Messenger RNA (mRNA) based systems have recently attracted considerable attention for their use in the delivery of functional antibodies and therapeutic proteins. Both viral and non-viral vectors, including liposomes, polymeric nanoparticles, and mRNA-protein complexes, have been studied in clinic. Significant advances have already been made. Yet there is still room for improving delivery efficiency and maximizing the therapeutic windows of mRNA therapeutics. These are relevant in their application for a variety of conditions to “mRNA drug delivery”.
Both Dynamic Light Scattering (DLS) and Electrophoretic Light Scattering (ELS) as performed by Malvern Panalytical’s Zetasizer range are proving to be particularly adept at determining the optimal size, zeta potential, and overall stability of mRNA-based systems. Benefits of Zetasizer systems include but are not limited to:
- accurate and reliable results with the real ease of use
- patented Non-Invasive Backscatter (NIBS) optics to ensure exceptional performance
- rapid sample measurement with little/no dilution
- confidence in results from unique data quality test and automated ‘expert advice’ system
- operator independence ensured by highly automated analysis
- automation of temperature trends.
Example 1: Self-assembled Messenger RNA Nanoparticles (mRNA-NPs) for efficient gene expression
Hyejin Kim et al  created a one-step process to synthesize self-assembled mRNA-NPs packed with multiple repeats. The process required minimal amounts of plasmid DNA to produce RNA transcripts through rolling circle transcription (RCT). The team confirmed that cells were transfected with mRNA-NPs encoded with green fluorescent protein (GFP) and would therefore be an effective platform for gene delivery. They used a Malvern Zetasizer Nano ZS90 to determine the optimal size of mRNA-NPs generated by varying the concentrations of plasmid DNA through RCT. Consequently, they determined that the threshold level of template DNA needed to produce the nanoparticles was between 0.05 nM and 0.1 nM.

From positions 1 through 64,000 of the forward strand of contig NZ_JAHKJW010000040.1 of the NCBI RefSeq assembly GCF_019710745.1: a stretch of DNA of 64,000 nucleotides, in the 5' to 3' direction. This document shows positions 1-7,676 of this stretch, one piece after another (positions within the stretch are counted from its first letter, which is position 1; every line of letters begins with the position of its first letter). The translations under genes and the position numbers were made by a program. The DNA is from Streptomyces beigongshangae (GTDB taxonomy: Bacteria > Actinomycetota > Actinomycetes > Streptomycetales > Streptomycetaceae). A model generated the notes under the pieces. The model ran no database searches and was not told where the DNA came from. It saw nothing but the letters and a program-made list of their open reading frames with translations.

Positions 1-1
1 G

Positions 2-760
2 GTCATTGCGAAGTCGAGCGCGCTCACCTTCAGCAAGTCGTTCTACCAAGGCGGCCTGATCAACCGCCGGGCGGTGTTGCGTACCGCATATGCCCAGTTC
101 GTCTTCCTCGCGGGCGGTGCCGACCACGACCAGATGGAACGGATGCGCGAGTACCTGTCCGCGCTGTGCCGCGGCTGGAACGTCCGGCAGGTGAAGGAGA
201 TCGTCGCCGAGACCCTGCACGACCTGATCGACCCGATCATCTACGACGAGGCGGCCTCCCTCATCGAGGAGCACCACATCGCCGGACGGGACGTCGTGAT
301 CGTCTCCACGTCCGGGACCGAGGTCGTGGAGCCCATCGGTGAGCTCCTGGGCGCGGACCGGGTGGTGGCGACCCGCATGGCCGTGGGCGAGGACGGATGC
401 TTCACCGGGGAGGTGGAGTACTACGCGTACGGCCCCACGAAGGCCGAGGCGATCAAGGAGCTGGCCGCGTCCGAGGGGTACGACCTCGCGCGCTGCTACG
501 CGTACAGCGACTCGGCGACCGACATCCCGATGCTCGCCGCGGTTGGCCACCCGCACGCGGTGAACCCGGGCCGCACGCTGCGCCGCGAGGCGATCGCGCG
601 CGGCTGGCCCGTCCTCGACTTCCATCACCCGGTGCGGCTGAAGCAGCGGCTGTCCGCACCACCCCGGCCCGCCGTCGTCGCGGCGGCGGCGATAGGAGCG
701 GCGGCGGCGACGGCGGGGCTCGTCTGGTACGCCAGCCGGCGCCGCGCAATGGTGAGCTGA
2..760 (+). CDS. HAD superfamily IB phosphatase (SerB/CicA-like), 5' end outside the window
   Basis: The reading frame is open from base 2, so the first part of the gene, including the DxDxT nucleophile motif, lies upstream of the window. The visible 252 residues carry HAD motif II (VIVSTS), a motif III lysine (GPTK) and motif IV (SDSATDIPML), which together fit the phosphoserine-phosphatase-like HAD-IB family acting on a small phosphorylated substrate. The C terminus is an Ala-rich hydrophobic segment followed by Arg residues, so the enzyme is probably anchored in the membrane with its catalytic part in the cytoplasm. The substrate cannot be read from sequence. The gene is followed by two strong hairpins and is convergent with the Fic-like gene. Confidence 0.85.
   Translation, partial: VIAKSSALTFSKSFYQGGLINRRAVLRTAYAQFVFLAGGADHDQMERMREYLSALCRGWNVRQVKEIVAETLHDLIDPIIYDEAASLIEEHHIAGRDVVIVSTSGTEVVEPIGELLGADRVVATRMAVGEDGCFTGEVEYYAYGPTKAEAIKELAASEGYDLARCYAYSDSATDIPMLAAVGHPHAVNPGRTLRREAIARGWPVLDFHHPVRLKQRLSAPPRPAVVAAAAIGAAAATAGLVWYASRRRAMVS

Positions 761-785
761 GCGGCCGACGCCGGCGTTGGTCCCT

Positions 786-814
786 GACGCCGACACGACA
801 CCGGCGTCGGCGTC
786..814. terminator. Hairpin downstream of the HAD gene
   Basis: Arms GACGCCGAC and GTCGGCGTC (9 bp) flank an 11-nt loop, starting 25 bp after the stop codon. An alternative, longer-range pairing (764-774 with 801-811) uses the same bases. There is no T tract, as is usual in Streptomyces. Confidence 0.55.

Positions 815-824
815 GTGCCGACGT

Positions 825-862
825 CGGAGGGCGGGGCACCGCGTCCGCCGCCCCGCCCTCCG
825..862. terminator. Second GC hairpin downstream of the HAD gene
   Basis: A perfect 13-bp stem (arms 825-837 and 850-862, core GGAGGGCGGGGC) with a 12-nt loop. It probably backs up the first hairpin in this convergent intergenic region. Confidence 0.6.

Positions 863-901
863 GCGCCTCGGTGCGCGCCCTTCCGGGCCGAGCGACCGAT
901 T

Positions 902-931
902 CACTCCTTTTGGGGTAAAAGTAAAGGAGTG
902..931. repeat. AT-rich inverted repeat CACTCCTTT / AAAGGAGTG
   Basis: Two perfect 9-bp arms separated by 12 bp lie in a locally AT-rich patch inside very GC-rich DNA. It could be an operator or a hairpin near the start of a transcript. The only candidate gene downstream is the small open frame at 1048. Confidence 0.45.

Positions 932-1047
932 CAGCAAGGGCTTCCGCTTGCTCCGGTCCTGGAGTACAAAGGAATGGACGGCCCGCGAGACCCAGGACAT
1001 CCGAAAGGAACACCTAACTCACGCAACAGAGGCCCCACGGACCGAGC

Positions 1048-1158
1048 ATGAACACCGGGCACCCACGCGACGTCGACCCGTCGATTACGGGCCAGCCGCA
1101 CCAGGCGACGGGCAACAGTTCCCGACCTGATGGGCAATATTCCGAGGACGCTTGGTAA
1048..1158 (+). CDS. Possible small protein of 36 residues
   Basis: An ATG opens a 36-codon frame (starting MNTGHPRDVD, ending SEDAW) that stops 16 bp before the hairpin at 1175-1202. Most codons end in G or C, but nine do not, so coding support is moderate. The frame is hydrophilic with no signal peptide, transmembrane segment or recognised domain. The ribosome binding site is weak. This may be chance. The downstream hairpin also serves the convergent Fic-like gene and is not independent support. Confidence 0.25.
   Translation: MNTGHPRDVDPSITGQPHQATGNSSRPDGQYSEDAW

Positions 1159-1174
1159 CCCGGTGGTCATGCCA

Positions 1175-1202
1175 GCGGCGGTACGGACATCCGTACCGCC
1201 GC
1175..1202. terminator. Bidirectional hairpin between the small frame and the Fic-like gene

They further used DLS to confirm that the self-assembled mRNA-NPs were relatively stable in serum-containing media. mRNA-NPs were treated with 2% or 10% nuclease-containing fetal bovine serum for 5 min or 1 hour, or were left untreated as a control. Self-assembled mRNA-NPs remained relatively stable in all cases, whereas free or capped-mRNA was degraded by the serum.
The team treated mRNA-NPs with the transfection reagent TransIT-X2 to deliver them into cells. ELS was used to determine the effectiveness of this treatment and the subsequent efficiency of the surface modification. mRNA-NPs were easily coated with a positively charged transfection reagent because of the high charge density. There was a significant change in the charge (-19 mV for mRNA-NP to +11.4 mV for TransIT-X2 coated mRNA-NP). Subsequently, DLS confirmed that there was a 5 nm increase in mRNA-NP size after treatment with TransIT-X2. Light scattering confirmed stability and surface modification in this mRNA drug delivery example.
Example 2: Optimization of lipid-like nanoparticles for mRNA delivery in vivo
Bin Li et al  designed a new class of N1, N3, N5-tris(2-aminoethyl)benzene-1,3,5-tricarboxamide-derived lipid-like nanoparticles (TT-LLNs) for mRNA delivery. They studied variations of the N value by changing the length of the molecule from N =1 through 8. They went on investigate the effects of PEGylation on the stability, particle size, and mRNA delivery efficiency of these nanoparticles.
The authors used a Malvern Zetasizer Nano ZS to measure the particle size and zeta potential of the TT-LLNs. Results showed that the presence of DMG-PEG2000 was negatively correlated with delivery efficiency and particle size. The higher the relative concentration of DMG-PEG2000, the lower the luciferase expression and the smaller the particles. The team also used their Zetasizer system to examine the effects of helper lipids on delivery efficiency, particle size and zeta potential.
They analyzed the delivery efficiency of their TT-LLNs by studying their uptake in Hep3B cells (a human hepatoma cell line). Studies showed that TT3-LLNs were optimal for the transfection of mRNA to Hep3B cells (a human hepatoma cell line). The group further studied the optimization of delivery efficiency by variation of particle sizes and formulation zeta potential. In this study, light scattering supported optimizing mRNA drug delivery development.
These are just a few examples of similarly important work being performed in numerous laboratories globally, using Malvern Panalytical Zetasizer systems. You may also like previous posts on siRNA & Bioopolymers and Lipidoid nanoparticles for siRNA delivery. Learn more about the Zetasizer product range, including our flagship new Zetasizer Pro and Zetasizer Ultra.
 Kim, H. et al. Self-assembled Messenger RNA Nanoparticles (mRNA-NPs) for Efficient Gene Expression. Sci. Rep. 5, 12737
 Li, B. et al. An Orthogonal Array Optimization of Lipid-like Nanoparticles for mRNA Delivery in Vivo. Nano Lett. 2015, 15(12), 8099